Continuous improvements in electronics has enabled the emergence of miniaturized ultrasound systems and probes. Real-time three-dimensional echocardiography and new quantitative approaches for myocardial function based on speckle tracking promise to further improve the diagnostic capacity of CCE [14]. In patients with septic shock, global left ventricular longitudinal peak systolic strain measured using speckle tracking appears more sensitive than left ventricular ejection fraction to identify septic cardiomyopathy, since it is impaired in a large proportion of patients with preserved ejection fraction and it decreases before ejection fraction in the subset of patients who exhibit delayed left ventricular systolic dysfunction [15]. Whether this new index of left ventricular systolic function is prognostic remains to be established.

Overall, CCE offers a wide range of modalities and hemodynamic parameters to best help the front-line intensivist in adjusting acute therapy individually in patients with cardiopulmonary compromise, irrespective of their level of competence (basic, advanced, or expert). Recently proposed echocardiography-based management strategies and newly available technologies need further validation in large cohorts of critically ill patients. The best has yet to come.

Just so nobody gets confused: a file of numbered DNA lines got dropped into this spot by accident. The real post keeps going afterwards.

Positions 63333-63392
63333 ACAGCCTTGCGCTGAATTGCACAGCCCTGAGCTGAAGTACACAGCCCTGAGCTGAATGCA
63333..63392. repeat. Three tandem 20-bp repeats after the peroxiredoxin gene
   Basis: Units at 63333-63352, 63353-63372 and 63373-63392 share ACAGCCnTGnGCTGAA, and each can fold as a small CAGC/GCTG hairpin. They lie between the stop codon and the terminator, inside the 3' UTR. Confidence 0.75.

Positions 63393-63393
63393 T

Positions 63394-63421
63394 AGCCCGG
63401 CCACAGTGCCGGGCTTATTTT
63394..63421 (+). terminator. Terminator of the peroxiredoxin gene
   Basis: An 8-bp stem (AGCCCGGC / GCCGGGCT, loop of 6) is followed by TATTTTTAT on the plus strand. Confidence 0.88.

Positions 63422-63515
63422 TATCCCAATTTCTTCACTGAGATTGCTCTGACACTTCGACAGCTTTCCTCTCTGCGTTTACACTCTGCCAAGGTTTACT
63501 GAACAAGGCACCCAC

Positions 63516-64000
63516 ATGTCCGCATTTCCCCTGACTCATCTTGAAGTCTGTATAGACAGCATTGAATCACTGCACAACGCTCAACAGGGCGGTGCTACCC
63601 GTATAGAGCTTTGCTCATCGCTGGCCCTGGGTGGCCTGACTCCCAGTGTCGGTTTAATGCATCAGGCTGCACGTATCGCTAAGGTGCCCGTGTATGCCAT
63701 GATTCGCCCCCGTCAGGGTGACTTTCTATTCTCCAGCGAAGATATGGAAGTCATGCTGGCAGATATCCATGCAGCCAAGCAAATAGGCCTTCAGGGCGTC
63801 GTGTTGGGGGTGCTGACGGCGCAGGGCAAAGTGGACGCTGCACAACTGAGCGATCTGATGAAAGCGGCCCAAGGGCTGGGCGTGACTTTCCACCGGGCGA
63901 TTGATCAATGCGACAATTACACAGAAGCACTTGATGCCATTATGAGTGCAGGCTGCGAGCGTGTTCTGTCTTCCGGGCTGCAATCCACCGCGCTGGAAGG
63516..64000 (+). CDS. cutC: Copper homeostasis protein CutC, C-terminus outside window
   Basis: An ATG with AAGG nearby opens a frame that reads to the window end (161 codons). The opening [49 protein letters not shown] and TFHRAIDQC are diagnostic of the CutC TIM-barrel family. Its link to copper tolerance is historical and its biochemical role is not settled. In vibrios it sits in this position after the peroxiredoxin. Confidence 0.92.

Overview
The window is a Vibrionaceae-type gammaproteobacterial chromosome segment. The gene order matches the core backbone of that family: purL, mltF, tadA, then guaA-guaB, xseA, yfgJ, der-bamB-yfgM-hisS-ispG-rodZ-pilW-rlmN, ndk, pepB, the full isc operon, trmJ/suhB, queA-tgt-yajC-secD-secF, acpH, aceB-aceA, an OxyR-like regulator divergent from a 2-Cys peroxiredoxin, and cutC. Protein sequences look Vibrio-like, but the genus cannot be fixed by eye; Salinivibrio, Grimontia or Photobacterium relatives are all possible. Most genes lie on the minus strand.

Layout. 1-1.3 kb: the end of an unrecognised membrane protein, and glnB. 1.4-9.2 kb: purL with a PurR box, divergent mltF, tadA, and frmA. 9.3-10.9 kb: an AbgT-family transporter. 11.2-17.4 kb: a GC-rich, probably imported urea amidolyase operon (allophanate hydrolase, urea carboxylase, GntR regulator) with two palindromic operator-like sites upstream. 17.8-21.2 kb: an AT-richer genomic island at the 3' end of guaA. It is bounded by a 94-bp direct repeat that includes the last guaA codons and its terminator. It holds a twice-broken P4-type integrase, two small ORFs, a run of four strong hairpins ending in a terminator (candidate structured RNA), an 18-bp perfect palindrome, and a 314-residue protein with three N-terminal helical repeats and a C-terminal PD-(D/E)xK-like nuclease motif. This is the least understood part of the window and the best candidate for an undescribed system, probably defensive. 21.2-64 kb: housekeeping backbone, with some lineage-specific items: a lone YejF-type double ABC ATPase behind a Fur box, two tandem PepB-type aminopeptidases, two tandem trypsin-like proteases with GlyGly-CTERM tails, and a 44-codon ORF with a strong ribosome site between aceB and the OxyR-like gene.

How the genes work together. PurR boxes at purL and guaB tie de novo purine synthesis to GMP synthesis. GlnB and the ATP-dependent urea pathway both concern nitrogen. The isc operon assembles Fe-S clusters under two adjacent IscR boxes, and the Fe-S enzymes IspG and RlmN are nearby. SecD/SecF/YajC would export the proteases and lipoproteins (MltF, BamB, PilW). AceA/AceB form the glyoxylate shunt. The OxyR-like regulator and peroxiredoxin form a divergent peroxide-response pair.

Abbreviation

CCE: 

critical care echocardiography

Declarations

Acknowledgements

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Authors’ contributions

PV wrote and approved the manuscript.

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Competing interests

The author declares that he has no competing interests.

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Authors’ Affiliations

(1)
Medical-surgical intensive care unit, Dupuytren Teaching hospital, Limoges, France
(2)
INSERM Clinical Investigation Center 1435, Dupuytren Teaching hospital, Limoges, France
(3)
University of Limoges, Limoges, France

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Copyright

© The Author(s). 2018